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Incidence and risk factors for rash in Thai patients randomized to regimens with nevirapine, efavirenz or both drugs

Ananworanich, Jintanata; Moor, Zewlana; Siangphoe, Umaporna; Chan, Jasona; Cardiello, Petera; Duncombe, Chrisa; Phanuphak, Praphana,b; Ruxrungtham, Kiata,b; Lange, Joepa,c; Cooper, David Aa

Epidemiology and Social

Objective: To determine the incidence and risk factors for rash in Thai patients taking four different non-nucleoside reverse transcriptase inhibitor (NNRTI)-based regimens.

Methods: HIV-positive, antiretroviral-naive patients enrolled in the 2NN study in Thailand and followed for at least 1 week were included. Patients were randomized to efavirenz (EFV) 600 mg once daily (OD) versus nevirapine (NVP) 200 mg twice daily (BD) versus NVP 400 mg OD versus NVP 400 mg OD + EFV 800 mg OD with stavudine/lamivudine.

Results: Of 202 patients, 95 (47%) and 69 (34.2%) developed a rash from all reasons and from NNRTI, respectively. For NNRTI-related rash the incidences were EFV (20%), NVP BD (21%), NVP OD (38%) and NVP + EFV (67%). The proportions of patients with grade I, II and III within the four treatment arms are as follows: EFV, 4.3, 13 and 2.9%; NVP BD, 2.3, 15.9 and 2.3%; NVP OD, 12.8, 19.1 and 6.4%; and NVP + EFV, 11.9, 47.6 and 7.1%. Multivariate analyses showed females with CD4 cell count ≥250 × 106 cells/l, high body mass index (>21.3 kg/m2), and a rise in CD4 (≥53 × 106 cells/l) and alanine aminotransferase (ALT) (≥34 U/l) at week 4 to be risk factors for rash.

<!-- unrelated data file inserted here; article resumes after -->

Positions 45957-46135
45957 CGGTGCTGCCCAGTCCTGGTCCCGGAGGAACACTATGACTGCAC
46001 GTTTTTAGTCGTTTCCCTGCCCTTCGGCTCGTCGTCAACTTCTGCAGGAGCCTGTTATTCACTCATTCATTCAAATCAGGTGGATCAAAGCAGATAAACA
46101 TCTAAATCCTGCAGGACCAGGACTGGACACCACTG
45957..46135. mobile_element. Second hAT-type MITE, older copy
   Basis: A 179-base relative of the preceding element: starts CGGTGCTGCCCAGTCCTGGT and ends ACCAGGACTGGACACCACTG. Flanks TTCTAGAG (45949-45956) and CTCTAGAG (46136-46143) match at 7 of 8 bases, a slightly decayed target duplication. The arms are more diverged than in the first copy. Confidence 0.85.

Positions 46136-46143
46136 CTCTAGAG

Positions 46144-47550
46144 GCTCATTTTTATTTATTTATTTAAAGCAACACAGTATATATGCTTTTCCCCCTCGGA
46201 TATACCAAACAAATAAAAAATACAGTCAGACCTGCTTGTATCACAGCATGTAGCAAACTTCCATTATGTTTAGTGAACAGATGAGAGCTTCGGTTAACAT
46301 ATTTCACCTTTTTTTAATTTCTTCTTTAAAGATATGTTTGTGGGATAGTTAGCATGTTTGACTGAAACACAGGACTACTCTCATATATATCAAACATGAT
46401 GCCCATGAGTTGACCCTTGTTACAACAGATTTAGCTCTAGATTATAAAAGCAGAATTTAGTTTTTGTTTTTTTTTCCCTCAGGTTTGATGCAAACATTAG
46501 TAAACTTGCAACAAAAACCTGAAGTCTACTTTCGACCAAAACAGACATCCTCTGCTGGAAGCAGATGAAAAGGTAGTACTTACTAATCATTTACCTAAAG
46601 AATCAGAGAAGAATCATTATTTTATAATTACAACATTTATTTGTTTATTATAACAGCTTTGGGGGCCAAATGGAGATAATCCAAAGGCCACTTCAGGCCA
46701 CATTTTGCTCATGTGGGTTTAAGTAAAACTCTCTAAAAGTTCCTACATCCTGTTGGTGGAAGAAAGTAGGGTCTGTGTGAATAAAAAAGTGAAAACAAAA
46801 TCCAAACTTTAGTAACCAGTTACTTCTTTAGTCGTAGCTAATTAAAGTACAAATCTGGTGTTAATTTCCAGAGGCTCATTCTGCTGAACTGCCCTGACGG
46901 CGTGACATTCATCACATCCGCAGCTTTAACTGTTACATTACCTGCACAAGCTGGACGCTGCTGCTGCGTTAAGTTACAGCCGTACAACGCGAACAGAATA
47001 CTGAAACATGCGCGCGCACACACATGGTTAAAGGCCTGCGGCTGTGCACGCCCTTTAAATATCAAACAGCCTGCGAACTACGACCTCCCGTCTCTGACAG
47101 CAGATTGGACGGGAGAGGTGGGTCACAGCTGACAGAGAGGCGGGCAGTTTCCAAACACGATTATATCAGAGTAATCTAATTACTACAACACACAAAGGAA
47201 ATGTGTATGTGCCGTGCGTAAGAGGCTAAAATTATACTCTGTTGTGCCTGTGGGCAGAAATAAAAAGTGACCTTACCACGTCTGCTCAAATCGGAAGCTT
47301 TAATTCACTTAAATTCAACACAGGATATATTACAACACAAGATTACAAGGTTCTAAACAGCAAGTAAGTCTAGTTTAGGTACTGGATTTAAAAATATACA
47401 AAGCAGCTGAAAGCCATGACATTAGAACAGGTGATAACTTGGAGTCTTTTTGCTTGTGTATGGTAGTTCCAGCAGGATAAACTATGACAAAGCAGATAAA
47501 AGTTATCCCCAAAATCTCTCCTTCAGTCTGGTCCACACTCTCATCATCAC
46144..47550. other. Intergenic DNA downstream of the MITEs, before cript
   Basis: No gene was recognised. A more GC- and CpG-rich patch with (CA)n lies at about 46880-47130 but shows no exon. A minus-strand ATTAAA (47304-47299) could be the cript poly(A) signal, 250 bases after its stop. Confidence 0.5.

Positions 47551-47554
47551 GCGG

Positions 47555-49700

Conclusions: Thai patients had a high incidence of NNRTI-related rash when treated with NVP + EFV or NVP OD. NVP if used BD had the same rash incidence as EFV for rash of all grades. Females, and persons with earlier HIV disease or with a large rise in CD4+ cell count after starting therapy are at greater risk for NNRTI-related rash

From the aHIV Netherlands Australia Thailand Research Collaboration (HIV-NAT) and the Thai Red Cross AIDS Research Center

bChulalongkorn University, Bangkok Thailand

cInternational AIDS Therapy Evaluation Center, Amsterdam, The Netherlands and the dNational Centre in HIV Epidemiology and Clinical Research and University of New South Wales, Sydney, Australia.

Received 22 September, 2004

Revised 2 November, 2004

Accepted 25 November, 2004

Correspondence to Jintanat Ananworanich, MD, HIV-NAT, The Thai Red Cross AIDS Research Center, 104 Rajdumri Road, Pathumwan, Bangkok, Thailand 10330. E-mail:

© 2005 Lippincott Williams & Wilkins, Inc.